Thursday, December 14, 2006

Narrative Fiction or Narrative Fact?

I've been thinking about narrative recently, what it is and how it differs from reality. So, what is narrative?
  • A single strand extracted from the infinite tangle of reality
  • A language for the description of time
  • A tool to show that reality has a direction
  • A tool to show that reality doesn't have a direction
  • An argument to be pitched against other narratives

And many other things besides. Please feel free to add your suggestions for what it is. I'd love to read them.

It seems that using narrative is one of the things that characterises human beings. But, paradoxically, to be a prisoner of narrative risks us behaving in the most inhuman way.


aiden choles said...

I resonate with narrative being characteristic of our being. I think it goes deeper than that though. Narrative is the way in which we make sense of our experiences, relationships, realties and world.It is the process we use to sense the world ... as we integrate our experiences with sequenced, structured imagery of what has happened.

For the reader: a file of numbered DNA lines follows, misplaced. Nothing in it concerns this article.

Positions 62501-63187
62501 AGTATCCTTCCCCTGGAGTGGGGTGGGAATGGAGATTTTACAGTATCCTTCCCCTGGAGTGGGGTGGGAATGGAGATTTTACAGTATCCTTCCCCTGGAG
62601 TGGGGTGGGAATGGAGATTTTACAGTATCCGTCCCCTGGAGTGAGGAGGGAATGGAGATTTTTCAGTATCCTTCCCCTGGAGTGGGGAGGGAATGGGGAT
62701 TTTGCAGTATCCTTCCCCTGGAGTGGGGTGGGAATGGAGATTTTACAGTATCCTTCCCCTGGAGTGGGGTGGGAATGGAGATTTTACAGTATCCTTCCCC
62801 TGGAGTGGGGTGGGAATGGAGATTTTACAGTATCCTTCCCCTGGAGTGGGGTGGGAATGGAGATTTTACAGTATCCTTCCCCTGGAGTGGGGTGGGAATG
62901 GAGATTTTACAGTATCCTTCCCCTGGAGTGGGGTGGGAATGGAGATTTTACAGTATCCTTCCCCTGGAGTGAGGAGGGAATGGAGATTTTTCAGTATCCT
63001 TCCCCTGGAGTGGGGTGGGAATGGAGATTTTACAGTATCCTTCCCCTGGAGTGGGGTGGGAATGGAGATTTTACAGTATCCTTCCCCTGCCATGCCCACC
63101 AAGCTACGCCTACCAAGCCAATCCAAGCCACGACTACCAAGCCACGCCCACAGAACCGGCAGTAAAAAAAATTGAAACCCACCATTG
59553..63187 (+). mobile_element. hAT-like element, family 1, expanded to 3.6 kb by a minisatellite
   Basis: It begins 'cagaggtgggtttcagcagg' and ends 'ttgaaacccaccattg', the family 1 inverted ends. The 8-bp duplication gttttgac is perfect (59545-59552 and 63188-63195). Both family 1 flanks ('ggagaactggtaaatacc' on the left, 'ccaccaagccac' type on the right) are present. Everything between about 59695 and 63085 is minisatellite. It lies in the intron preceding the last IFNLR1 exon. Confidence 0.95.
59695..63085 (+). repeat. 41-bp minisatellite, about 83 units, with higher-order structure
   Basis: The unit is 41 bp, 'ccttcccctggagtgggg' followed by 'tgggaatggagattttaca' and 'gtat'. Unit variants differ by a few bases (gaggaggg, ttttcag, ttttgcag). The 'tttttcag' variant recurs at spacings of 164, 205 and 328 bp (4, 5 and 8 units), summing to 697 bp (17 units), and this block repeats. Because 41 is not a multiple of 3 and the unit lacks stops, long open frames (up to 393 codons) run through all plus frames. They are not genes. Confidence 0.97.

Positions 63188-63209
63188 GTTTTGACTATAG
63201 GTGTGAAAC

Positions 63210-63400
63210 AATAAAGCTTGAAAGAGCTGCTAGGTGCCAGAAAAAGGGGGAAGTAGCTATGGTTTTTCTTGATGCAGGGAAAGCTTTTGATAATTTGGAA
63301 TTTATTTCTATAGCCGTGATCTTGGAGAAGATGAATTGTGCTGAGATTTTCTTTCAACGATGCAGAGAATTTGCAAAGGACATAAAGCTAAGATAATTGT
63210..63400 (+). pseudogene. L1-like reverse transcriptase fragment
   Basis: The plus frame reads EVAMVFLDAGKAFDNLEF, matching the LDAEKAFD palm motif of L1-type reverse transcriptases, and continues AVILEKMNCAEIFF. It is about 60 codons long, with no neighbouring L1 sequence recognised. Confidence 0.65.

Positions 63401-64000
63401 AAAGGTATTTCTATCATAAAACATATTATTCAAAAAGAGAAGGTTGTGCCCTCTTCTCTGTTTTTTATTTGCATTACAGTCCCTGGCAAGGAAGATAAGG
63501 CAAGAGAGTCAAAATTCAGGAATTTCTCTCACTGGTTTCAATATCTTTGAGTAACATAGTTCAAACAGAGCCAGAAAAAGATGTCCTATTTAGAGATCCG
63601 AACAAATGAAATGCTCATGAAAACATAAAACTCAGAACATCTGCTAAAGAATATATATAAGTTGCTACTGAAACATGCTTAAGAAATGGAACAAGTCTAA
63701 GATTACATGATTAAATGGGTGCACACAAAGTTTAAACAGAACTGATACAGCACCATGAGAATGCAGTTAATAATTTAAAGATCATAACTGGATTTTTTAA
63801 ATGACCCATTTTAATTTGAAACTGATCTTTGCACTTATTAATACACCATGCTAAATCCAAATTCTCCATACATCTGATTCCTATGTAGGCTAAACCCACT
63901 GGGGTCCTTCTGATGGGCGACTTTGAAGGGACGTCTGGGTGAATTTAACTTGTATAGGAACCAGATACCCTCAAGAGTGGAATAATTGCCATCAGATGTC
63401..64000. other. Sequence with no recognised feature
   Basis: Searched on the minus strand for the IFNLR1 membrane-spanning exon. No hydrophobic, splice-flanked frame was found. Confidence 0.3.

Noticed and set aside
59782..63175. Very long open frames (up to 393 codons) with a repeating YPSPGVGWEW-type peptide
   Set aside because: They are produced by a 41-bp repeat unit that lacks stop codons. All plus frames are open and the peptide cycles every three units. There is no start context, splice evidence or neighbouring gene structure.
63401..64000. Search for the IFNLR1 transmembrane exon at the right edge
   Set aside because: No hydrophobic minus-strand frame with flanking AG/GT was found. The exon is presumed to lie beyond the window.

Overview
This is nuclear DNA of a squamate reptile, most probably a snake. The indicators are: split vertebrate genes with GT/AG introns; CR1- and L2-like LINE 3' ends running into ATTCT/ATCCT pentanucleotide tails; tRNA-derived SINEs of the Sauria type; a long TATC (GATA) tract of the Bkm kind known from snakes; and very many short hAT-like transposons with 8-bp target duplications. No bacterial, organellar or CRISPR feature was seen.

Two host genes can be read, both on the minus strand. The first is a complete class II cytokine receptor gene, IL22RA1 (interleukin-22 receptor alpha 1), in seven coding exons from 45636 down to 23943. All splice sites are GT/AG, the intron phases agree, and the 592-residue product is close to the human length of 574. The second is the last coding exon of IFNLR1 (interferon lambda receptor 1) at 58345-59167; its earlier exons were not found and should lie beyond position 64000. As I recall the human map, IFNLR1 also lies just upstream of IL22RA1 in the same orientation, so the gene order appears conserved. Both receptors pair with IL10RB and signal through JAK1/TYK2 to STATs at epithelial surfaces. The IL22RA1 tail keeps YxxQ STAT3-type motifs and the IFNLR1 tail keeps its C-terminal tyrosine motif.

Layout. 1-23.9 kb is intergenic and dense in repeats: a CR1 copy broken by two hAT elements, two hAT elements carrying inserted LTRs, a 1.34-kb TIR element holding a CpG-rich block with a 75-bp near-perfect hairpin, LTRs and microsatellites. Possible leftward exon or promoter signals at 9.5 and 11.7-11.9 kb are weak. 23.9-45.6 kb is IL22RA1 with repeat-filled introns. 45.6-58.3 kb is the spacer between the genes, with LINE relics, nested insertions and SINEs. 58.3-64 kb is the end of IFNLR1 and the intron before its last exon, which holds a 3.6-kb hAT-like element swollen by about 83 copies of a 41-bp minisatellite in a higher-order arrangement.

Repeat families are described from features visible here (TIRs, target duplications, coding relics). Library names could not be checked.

Fictional narrative does this as well, but in a removed sense that allows us to identify with or distance ourselves from a certain narrative.

Rod Duncan said...

I had an e-mail from Shani at Frontline Books, who wanted to make the following comment on this topic:

"I don't really distinguish between narrative fact and narrative fiction, in the sense of which is more true?

Reading some of the books in our Radical Fiction Reading Group list provides more truth than factual or journalistic narrative.

But I'm intrigued by what you see as the danger of "being trapped in narrative"."

Rod Duncan said...

And... in answer to that question, Shani, I would say that people sometimes have radically different narratives about history, land, destiny etc. Where those narratives are at odds there is often conflict. If we believe our own narratives to be reality and not an interpretation of reality, we are in danger of locking ourselves into conflict. That was my thought, anyway.